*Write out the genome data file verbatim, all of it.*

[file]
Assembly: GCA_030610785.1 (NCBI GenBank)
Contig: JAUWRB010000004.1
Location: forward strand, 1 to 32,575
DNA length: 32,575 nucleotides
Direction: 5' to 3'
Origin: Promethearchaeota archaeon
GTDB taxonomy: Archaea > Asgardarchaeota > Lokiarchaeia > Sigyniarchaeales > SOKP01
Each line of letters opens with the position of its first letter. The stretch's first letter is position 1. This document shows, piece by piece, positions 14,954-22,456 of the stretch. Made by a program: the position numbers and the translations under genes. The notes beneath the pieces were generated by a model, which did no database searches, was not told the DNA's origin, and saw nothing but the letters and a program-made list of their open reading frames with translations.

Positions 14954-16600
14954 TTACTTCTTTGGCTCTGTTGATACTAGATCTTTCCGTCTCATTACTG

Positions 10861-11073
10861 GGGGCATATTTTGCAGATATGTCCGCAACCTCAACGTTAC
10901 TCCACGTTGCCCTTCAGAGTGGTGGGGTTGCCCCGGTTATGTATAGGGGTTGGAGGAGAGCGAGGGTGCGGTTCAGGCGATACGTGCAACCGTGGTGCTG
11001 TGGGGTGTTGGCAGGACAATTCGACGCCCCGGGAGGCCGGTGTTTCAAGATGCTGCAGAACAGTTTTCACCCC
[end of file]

Assembly: GCA_030610785.1 (NCBI GenBank)
Contig: JAUWRB010000004.1
Location: forward strand, 1 to 32,575
DNA length: 32,575 nucleotides
Direction: 5' to 3'
Origin: Promethearchaeota archaeon
GTDB taxonomy: Archaea > Asgardarchaeota > Lokiarchaeia > Sigyniarchaeales > SOKP01
Each line of letters opens with the position of its first letter. The stretch's first letter is position 1. This document shows, piece by piece, positions 14,954-22,456 of the stretch. Made by a program: the position numbers and the translations under genes. The notes beneath the pieces were generated by a model, which did no database searches, was not told the DNA's origin, and saw nothing but the letters and a program-made list of their open reading frames with translations.

Positions 14954-16600
14954 TTACTTCTTTGGCTCTGTTGATACTAGATCTTTCCGTCTCATTACTG

Positions 10861-11073
10861 GGGGCATATTTTGCAGATATGTCCGCAACCTCAACGTTAC
10901 TCCACGTTGCCCTTCAGAGTGGTGGGGTTGCCCCGGTTATGTATAGGGGTTGGAGGAGAGCGAGGGTGCGGTTCAGGCGATACGTGCAACCGTGGTGCTG
11001 TGGGGTGTTGGCAGGACAATTCGACGCCCCGGGAGGCCGGTGTTTCAAGATGCTGCAGAACAGTTTTCACCCC